Times Dance Writer

Although the Joffrey Ballet assiduously cultivates a no-star (or all-star) casting policy, such stellar guests as Anthony Dowell, Marcia Haydee and Richard Cragun have occasionally graced the company’s New York seasons. For the Joffrey’s 30th anniversary gala Tuesday--the opening night of its three-week engagement at Lincoln Center--the guest list was long and impressive.

Unfortunately, not everything worked out as planned. The reported illness of Bolshoi ballerina Nadezhda Pavlova prevented her appearance with Aleksei Fadeyechev (son of the great Bolshoi danseur noble Nicolai Fadeyechev) in two classical pas de deux. The contributions by singer Barbara Cook and composer/arranger Wally Harper to a piece d’occasion by company associate director Gerald Arpino proved distinctly minor. Even Fernando Bujones (dancing familiar show pieces opposite Yoko Ichino) rose to the occasion only fitfully.

These disappointments left the Joffrey dancers responsible for justifying all the hoopla--not to mention the ticket prices that rose to a $1,000 top (including dinner).

Not to worry. In three works to be seen during the company’s upcoming engagement at the Dorothy Chandler Pavilion, they demonstrated technical flair, stylistic versatility and, yes, even star power well worth celebrating.


If Arpino’s new “Birthday Variations” (to Verdi ballet divertissements) looked decidedly familiar--with women rushing across the stage at the beginning in dappled light exactly like his “Suite Saint-Saens"--Dawn Caccamo, Glenn Edgerton and their four colleagues danced the intricate neo-Romantic choreography with maximum lilt and polish.

The New York audience gasped, oohed and applauded the raunchy gymnastics of Arpino’s “Light Rain” (music by Douglas Adams and Russ Gauthier) just like their presumably less sophisticated Los Angeles counterparts, and gave the awesomely pliant Leslie Carothers (partnered by Philip Jerry) a throaty chorus of “brava” at the curtain calls.

And in James Kudelka’s metaphysical passion play “Passage” (music by Thomas Tallis), David Palmer danced the grueling central role with extraordinary intensity and stamina.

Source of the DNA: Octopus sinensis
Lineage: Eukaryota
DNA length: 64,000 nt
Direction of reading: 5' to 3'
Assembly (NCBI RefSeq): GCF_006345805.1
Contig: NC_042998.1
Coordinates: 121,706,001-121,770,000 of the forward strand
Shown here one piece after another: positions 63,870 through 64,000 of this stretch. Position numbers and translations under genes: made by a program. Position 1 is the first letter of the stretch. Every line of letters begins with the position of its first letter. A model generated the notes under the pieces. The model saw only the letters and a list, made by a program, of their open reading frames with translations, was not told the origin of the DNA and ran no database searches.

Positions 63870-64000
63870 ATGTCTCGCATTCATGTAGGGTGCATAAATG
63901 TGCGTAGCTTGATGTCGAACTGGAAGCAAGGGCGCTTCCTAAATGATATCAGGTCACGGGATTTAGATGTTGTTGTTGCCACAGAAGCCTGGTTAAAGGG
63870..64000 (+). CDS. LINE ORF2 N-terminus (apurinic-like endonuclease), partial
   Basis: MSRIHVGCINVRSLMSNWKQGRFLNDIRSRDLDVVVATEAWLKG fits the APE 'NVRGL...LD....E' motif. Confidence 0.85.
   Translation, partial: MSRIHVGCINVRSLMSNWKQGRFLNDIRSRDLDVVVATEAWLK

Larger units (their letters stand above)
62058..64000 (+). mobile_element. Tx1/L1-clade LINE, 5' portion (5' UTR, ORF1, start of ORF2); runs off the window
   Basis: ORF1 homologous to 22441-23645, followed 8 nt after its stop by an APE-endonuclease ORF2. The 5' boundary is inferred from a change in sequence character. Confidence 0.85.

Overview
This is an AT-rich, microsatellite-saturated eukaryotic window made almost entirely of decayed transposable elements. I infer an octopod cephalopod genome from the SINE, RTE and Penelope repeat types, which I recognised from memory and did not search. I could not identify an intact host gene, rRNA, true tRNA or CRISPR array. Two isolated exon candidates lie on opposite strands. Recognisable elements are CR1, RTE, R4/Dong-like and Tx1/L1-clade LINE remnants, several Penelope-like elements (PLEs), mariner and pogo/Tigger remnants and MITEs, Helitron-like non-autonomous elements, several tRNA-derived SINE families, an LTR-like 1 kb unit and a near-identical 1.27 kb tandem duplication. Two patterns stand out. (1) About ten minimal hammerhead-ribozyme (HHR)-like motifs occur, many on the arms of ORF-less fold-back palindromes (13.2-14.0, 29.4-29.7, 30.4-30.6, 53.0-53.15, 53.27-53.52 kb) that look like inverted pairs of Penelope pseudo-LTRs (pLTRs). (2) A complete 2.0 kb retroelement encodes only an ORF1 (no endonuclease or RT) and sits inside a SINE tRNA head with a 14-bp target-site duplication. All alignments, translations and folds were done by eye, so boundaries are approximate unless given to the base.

Dedicated to Erik Bruhn, who had died of lung cancer earlier in the day, the gala hit bottom with Arpino’s new “Anniversary Pas de Deux,” in which Cook warbled Victor Herbert’s “Kiss Me Again” (accompanied by Harper) into a microphone, sounding out of her vocal depth throughout and dangerously frayed in the climactic ascents. Meanwhile, in flamboyant tango-style routines unsuited to the sweetness and modesty of the music, five men took turns partnering a terminally glamorous Carothers through splashy lifts, stratospheric extensions and rubbery backbends.


Cook seemed to be wearing every bugle bead, sequin and rhinestone on the Eastern seaboard, Carothers was at times nearly invisible in a black gown, long black gloves and a black feather fan large enough to strip behind (though she didn’t). There were separate credits for “Head Dresses” and “Hair Design"--and ultimately the decorative elements came to seem far more significant than what these people were dancing or why.

As for Bujones, he has few opportunities to dance in New York during this period of estrangement from American Ballet Theatre--so each performance matters, perhaps too much.

He certainly has never looked as edgy in the “Don Quixote” pas de deux--dancing as if inclined to check off step sequences one by one or as if nervously monitoring his performance.

Yes, his dancing still has phenomenal elevation, nonchalant one-armed lifts, perfectly placed turns and flawless terminations, but only in the pas de deux from Frederick Ashton’s “La Fille mal Gardee” did he relax with the technique and dance with the generosity and sense of pleasure that have always marked his best performances.


Formerly with the Joffrey and then Ballet Theatre, Ichino is now a principal at National Ballet of Canada and her style assimilates influences from her background with remarkable clarity.

Except perhaps in some clenched sustained balances, she danced Tuesday with utter simplicity and ease, her technique (especially in turns) highly developed but never showy, her articulation of steps precise yet so soft and light she scarcely seemed to bear her own weight. Obviously two excerpts on a program of this sort could not reveal anything about her dramatic powers, if any, but they confirmed her evolution as a ballerina of great taste, refinement and musicality.

Alan Lewis and Jonathan McPhee shared the evening’s minimal conducting duties, with the orchestra sounding pinched and ragged in the “Don Quixote” excerpt, but otherwise fine. Taped music accompanied “Light Rain” and “Passage” (though the company has announced plans to dance the latter with the Orange County Master Chorale in October).

But there are no plans for a Joffrey gala in Southern California. Reportedly, the company was forbidden to stage a similar fund-raising performance by Los Angeles Music Center officials because it would conflict with their own activities in the same period. A pity, because it makes the Joffrey’s 30th a New York-only event and bicoastalism alone should demand absolute parity in celebrations of company milestones and displays of community pride.